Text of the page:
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Microsoft translates itself to a services and devices company

Microsoft has transformed itself from a software provider to a services and devices company, reports The N.Y. Times.

That was clear on Thursday, when the company reported a happy 14 percent increase in revenue in large part from brisk holiday sales of its new Xbox game console and Surface tablets and a less happy 3 percent rise in profit.

The person driving that change at Microsoft has been Steven A. Ballmer, the chief executive. But if the vision is going to be seen through to the end, it will be by someone other than Mr. Ballmer, who is stepping down in the coming months. Struggles for a successor with vision and implementation savvy to carry on.

Ballmer’s vision translated into sales. Microsoft sold 7.4 million Xbox consoles, and the Surface tablet more than doubled to $893 million from the previous quarter.

Brendan Barnicle, an analyst at Pacific Crest Securities said ‘It was the devices and consumer business driving everything in the quarter.’

The bad, though, is that Microsoft’s gross profit from the hardware business actually fell to $411 million, compared with $762 million a year ago, despite the surge in sales. One of the big reasons for the fall is that profit from new consoles like the Xbox One is almost always nonexistent when the devices are introduced, but they improve as component prices fall, manufacturing becomes more efficient and the audience of game buyers expands.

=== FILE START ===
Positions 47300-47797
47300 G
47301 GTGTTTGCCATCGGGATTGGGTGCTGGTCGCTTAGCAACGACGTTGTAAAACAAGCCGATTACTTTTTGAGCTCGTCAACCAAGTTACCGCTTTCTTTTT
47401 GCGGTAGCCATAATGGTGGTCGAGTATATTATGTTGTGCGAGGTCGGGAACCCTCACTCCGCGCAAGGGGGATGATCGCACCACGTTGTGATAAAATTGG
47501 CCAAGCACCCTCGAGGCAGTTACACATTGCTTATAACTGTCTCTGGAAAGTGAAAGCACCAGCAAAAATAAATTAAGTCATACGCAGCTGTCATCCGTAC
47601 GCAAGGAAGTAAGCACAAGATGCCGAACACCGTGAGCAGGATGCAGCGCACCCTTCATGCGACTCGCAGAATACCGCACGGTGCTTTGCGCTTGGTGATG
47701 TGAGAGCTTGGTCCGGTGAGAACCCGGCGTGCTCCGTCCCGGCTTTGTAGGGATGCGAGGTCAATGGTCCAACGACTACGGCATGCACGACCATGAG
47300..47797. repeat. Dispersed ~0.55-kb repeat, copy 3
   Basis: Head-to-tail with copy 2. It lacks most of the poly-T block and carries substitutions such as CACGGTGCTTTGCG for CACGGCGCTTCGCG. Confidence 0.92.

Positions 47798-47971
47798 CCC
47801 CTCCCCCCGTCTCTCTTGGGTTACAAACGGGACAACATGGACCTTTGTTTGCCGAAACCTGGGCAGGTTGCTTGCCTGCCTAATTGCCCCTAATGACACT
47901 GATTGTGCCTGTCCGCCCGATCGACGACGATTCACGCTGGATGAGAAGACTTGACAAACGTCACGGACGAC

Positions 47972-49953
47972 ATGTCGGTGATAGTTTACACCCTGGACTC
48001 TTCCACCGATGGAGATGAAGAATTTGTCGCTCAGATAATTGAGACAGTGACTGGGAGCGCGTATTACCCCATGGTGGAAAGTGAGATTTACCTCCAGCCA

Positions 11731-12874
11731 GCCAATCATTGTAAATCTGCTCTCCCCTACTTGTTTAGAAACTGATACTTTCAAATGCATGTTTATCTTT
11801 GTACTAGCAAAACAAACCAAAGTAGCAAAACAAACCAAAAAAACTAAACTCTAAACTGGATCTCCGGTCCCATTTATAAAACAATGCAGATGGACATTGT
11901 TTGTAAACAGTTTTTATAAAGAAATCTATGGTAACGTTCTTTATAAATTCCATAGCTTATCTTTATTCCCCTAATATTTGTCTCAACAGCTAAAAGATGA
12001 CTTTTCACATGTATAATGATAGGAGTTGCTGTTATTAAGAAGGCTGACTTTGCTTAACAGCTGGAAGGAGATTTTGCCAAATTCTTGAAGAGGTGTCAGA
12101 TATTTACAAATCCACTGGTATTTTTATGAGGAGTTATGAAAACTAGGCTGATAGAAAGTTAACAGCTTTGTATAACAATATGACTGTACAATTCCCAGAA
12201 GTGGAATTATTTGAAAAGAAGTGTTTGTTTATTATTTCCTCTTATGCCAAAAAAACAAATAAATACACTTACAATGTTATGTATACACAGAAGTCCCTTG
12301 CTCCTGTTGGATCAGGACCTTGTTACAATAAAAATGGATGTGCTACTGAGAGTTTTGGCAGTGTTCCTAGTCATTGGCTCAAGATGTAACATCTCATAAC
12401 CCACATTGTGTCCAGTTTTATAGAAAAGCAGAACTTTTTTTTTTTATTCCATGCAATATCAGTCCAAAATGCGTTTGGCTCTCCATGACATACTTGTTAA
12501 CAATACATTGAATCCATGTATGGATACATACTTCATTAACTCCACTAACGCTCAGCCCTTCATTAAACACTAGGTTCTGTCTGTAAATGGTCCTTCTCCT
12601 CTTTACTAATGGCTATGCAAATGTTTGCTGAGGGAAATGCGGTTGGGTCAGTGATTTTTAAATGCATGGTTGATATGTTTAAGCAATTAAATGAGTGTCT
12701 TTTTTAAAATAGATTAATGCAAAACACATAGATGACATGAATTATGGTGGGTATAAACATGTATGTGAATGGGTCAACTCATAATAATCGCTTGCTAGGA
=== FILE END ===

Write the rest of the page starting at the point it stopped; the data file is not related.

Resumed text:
In an interview, Amy E. Hood, Microsoft’s chief financial officer, said the PC market showed ‘signs of stabilization’ but consumer demand for PCs was still soft. Windows 7 and Windows 8 sales fell 20% in the last quarter with a 3% drop in profit but commercial license were up 12% in profit to offset the weakness.

Ms. Hood advised analysts and investors to consider the profit of Microsoft’s overall business, rather than focusing in on one part of it. For all its challenges, Microsoft’s bottom line remains enviable compared with those of some more lionized companies, including and Microsoft’s commercial business, which includes databases, Office software for organizations and cloud computing services, rose 10 percent, to $12.67 billion, more than half of overall revenue.

To further Microsoft’s new image hardware ambitions are only getting bigger, too. The company is nearing the completion of its $7.2 billion deal to acquire Nokia’s handset business.

Ted Schadler, an analyst at Forrester Research, said Microsoft’s results spoke to the growing appeal of products like the Surface in which hardware and software are tightly coupled, rather than Microsoft’s traditional approach of shipping software to independent hardware makers to put on their devices. A bundled package has made a marketing difference with sales results.

‘What those numbers reflect to me is that people want that,’ Mr. Schadler said.

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